Oh yeah, by the way, here is the address:

Happy hunting and see you next month!


News From Other Clubs

Rockhounds Live Longer

A recent study has concluded that people who engage in the "rockhound" hobby live, on an average,more than three years longer than non-rockhounds. The study concluded that there was no way to describe the results to any particular cause. Of course, sustained mental activity, frequent exercise while hunting and working with stones, the relaxation of frequent social intercourse, and the friendly support of their peers are all possible factors. The study showed a further breakdown between the three major areas of the hobby-mineral study, fossil study, and rock and gem collection and working. Of the three, fossil collectors actually live the longest--not, as some wag suggested, because they spend most of their time among their peers. The mineral collectors were the next long-lived. The shortest life span was found among the rock and gem people. Some attribute this to the group tendency to lick rock samples of unknown composition..

Among specific activities of the hobby, the life-spans seemed to fall in the following order (from longest to shortest): Fossil identification, fossil cleaning and preparation, carving, slabbers, cabochon making, silversmithing, riceting. The statistical sample studied was too small to arrive at any conclusions from this list, but it is noted that those activities that may make dust, seem to fall nearer to the bottom of the list..
Via MAPS Digest 5/93
Rock  Pickings


If you are traveling in the vicinity of Kinnewick, Washington, take time to visit "Maxey's Trailer Court". The floor in their office is valued at one million (1,000,000) dollars, says D. L. Hackedown, owner. The one thousand square foot floor is made of polished petrified wood and was designed and built by the late Gordon Maxey, who completed the floor in 1858. It took a life time to accumulate and prepare the materials.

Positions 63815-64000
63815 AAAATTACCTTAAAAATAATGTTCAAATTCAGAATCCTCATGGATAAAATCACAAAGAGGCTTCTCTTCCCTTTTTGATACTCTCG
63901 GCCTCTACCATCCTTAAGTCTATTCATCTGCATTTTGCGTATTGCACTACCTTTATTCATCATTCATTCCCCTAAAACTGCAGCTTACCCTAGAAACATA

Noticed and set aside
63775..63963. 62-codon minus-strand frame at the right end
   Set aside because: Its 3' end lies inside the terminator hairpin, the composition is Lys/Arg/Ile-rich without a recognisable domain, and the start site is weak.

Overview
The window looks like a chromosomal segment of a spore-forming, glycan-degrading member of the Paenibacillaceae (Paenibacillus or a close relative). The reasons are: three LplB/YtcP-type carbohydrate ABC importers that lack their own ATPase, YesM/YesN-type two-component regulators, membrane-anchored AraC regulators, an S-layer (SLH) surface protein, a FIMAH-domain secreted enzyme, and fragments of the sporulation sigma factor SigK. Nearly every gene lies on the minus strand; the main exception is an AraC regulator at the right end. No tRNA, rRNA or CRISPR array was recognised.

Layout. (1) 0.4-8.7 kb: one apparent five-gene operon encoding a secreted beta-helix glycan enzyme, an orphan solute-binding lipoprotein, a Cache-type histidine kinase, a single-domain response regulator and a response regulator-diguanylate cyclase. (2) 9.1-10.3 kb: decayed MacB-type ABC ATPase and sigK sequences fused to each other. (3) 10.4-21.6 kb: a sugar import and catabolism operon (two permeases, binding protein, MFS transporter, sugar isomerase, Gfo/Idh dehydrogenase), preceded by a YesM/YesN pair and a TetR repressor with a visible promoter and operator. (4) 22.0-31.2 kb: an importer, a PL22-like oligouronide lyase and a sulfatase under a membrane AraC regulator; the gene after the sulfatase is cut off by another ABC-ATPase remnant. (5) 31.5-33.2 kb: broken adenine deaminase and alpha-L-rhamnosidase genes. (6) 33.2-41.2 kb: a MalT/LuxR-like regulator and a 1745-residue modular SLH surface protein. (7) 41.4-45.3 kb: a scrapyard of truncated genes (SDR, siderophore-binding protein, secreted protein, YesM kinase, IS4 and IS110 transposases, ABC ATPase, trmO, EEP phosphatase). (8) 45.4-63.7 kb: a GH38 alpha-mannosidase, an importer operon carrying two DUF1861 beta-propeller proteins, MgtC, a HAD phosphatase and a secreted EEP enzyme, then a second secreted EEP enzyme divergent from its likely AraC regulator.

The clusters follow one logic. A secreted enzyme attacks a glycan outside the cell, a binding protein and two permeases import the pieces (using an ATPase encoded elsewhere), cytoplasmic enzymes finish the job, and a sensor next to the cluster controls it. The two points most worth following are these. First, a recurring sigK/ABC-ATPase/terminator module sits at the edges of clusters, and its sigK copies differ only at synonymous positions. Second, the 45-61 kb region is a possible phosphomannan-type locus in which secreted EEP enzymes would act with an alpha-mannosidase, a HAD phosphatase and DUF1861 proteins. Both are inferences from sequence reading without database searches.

Mr. Maxmy went through more than $5,000 worth of diamond tipped saw blades cutting the wood. It took him eight months to install the floor, after it had been ground, sanded and polished. The managers of the court, Mr. and Mrs. Arthur Campton, say the floor draws visitors from as far as Europe, while most people in the area do not know it exists.
Via Michigan Gem News January 1989
Rock Lore

Diamond still a girl's best friend - at least 43% of the time ......
Of 1,019 Women polled by the Opinion Research Corporation International, 43% chose diamond as their favorite gem. Other gems earning honorable mention include emerald at 17%, sapphire at 16%, ruby at
10%, pearl at 9%, jade at 3%, and garnet squeaking in at 2%.
Clarkson Jewlers

OXALIC ACID LIGHTENS TIGER EYE as well as cleaning iron oxide off quartz and the like.  Use 1 tablespoon per cup of water: OXALIC ACID IS A POISON, so do NOT Use cooking utensils if you decide to boil to speedup the reaation.  A bit of aluminun foil or nail will speed things up.  Green water means it's working. It's best to work with a finished, but unpolished cab.
Petrograph via Breccia et. al.

I'm smiling all the time..because I can't hear a word you're saying.
I's so cared for..Long term care, eye care, private care and dental care.
I'm not grouchy..I just don't like traffic, waiting, crowds, children & politicians.
I'm supporting all movements eating bran, prunes and raisins.
I 'm a Senior Citizen and I think I am having the time of my life.
via Kansas NARFE Newsletter 1/97
Scoop Dick Goodnough Editor
Quarry Quips 9/97

Minutes of the Rockwood Rockhound Society, September 24, 1999

The meeting was called to order at 7:36 pm by President Bob Morse. There were seven members present and two visitors.

The Secretary's report was read and accepted.

The Treasurers report was read and accepted.

Bob gave a report on the show that just finished at Queeny Park. He said it had a better rate of attendance than previous shows, 1,552 people attended. Bob will be in charge of the show next year. Claudia reported that because we meet at the Parkway School, the November meeting will need to be changed to November 12nd, and the April meeting to April 12th, so as not to conflict with school activities.

Refreshments will be furnished by the Toenges and Bob Morse.

Field Trips: Since the river is down; it was suggested the Gravel Bar at the Chain of Rocks would be a good place for a field trip. Suggested time was October 23. Funks Museum was suggested for the 3rd week-end in November. It is located near Springfield, IL. IN order to have better attendance at our meetings, Bob Morse has. had cards printed. He suggested sending cards out two weeks before the meeting.

Peggy Nuske (one of our visitors) suggested she put an article in the Parkway School paper announcing our meetings, and e-mail some interested students. November 12 thru 21st the association is sponsering displays at the Science Center. Volunteers will be needed to take care of the booths. David Miller gave us a report on establishing the Mississippi Valley Chapter of Friends of Mineralogy Inc. If interested call Larry Nuelle at (573) 364-3799.

Art Miller won the door prize.

Meeting was adjourned at 8:10 pm. Refreshments were enjoyed.
Art Miller gave a very interesting slide show on his extensive trip to Alaska.

Respectfully submitted,
Helen Heitland
Secretary pro tem